Favorite Line/Image (WARNING – disturbing imagery): “A little later: A gasping, semiconscious young woman trapped in her slime-swamped Audi, mud up to her neck. People digging her out. Finding that her belly was sheared open by a big shard of metal from the car door, mud crammed up inside her, she hadn’t lived long after they’d dug her out. Russ had made the mistake of letting her get a grip on his hand as she lay dying. Just couldn’t bring himself to break the grip. Had to watch her die.”
What I learned: Details matter. The line above isn’t really my favorite, but it’s one of the many images that kept repeating in my head long after I’d put the book down. I think what makes this book so compelling is Shirley’s exquisite attention to detail, even in the midst of huge events like the tsunami. He knows which details to include and which to leave out. This makes for a realistic experience without overwhelming the reader with information.
WHAT’S PLAYING: Erykah Badu “Vibrate On”
Mr. Finch (Michael Emerson) is a mysterious billionaire who developed a computer program for the government that predicts terrorist threats in New York City. Then he discovers that “the machine” can also predict non-terrorist acts of violence. Realizing that these “irrelevant” alerts are just as important as the terror driven ones, he builds a back door into the machine and hires John Reese (Jim Caviezel) – a former CIA agent and Green Beret who is presumed dead, to stop the crimes from taking place.
Intrigued yet? It gets better.
The machine can’t tell them when or where the crime will take place, or even if the person involved will be the victim, perpetrator, or witness. All it gives them is a Social Security number. The rest is up to Mr. Finch and Mr. Reese.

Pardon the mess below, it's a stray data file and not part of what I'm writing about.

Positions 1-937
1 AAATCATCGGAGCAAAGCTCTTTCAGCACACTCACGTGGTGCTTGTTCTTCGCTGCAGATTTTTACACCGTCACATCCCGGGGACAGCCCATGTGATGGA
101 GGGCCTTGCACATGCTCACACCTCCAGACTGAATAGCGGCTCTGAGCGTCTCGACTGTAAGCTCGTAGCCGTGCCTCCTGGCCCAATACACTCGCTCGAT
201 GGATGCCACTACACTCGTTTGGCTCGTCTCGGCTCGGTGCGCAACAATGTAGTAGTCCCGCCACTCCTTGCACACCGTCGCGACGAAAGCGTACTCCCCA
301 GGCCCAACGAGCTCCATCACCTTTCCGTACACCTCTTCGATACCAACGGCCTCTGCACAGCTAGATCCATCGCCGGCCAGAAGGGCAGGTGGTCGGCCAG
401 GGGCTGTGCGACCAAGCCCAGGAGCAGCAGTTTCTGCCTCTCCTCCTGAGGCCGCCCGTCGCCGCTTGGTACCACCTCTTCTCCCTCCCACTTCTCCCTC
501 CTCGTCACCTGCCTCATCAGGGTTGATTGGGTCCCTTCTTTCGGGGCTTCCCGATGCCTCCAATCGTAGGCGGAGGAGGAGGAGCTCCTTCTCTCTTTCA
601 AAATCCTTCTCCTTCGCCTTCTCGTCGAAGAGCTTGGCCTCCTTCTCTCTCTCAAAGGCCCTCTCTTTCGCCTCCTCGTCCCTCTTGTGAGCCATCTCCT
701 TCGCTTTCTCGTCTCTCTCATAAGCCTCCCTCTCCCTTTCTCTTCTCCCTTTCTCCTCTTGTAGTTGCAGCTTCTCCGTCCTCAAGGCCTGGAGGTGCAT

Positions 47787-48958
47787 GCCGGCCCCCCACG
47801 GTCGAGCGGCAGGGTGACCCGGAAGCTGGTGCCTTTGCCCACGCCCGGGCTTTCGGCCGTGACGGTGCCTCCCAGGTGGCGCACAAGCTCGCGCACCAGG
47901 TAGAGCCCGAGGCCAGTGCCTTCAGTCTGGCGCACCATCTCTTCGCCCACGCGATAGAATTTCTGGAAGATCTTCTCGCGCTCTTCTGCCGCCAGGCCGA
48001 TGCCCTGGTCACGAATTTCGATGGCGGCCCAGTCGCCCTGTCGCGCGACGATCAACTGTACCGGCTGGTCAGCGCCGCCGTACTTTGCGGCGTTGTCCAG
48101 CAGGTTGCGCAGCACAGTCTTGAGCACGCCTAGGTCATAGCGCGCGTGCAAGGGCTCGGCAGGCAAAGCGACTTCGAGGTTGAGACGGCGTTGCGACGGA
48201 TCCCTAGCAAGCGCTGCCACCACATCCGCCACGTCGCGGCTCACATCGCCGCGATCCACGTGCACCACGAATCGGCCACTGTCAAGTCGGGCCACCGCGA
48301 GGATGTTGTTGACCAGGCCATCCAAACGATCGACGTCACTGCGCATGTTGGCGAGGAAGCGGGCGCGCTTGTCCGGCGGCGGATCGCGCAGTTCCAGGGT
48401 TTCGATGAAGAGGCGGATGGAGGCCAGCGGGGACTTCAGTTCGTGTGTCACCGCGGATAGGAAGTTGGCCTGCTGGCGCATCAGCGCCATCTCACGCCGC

That little twist alone would be enough to keep me glued to the screen. Throw in the superb Taraji P. Henson as the no-nonsense homicide detective who goes from chasing Reese to helping him, and you have yourself a winner.
Of course, it doesn’t hurt that Jim Caviezel is – not to put too fine a point on it – yummy. Seriously, the only way this man could be sexier is if you dipped him in chocolate.
See what I mean?
So to sum up, we have a fantastic script, a stellar cast, and an intriguing concept that engages the 9/11 paranoia in all of us.
And one happy Jacqui every Thursday night.
I spoke to one of my cousins a couple of days ago, and she mentioned that she found my blog on Google and read a couple of posts.
“Oh yeah?” I said, trying to sound casual. “What did you think?”
She was quiet for a long moment and then, “You sound White.”
Now, this is kind of a sore spot for me because I grew up hearing the same thing from Black relatives. To be fair, my cousin isn’t the only one who has made this observation. No fewer than three people have said the exact same thing to me in the past two weeks, and my response is always the same.
“What the hell does ‘White’ sound like?”
Their response is always the same: a shrug and a sheepish grin. “I don’t know. You just don’t sound Black.”
I learned to speak English in school. I don’t use slang very often, not even in casual conversation. I don’t have a Southern accent, and the only inflection to be found in my voice is sarcasm. I couldn’t even begin to tell you what “Black” sounds like.
I speak six languages, people. Ebonics is not one of them, and I don’t intend to learn. I don’t know how to be anything other than what I am: a multicultural woman who loves to write.
If that’s not enough for you, that’s your problem. Not mine.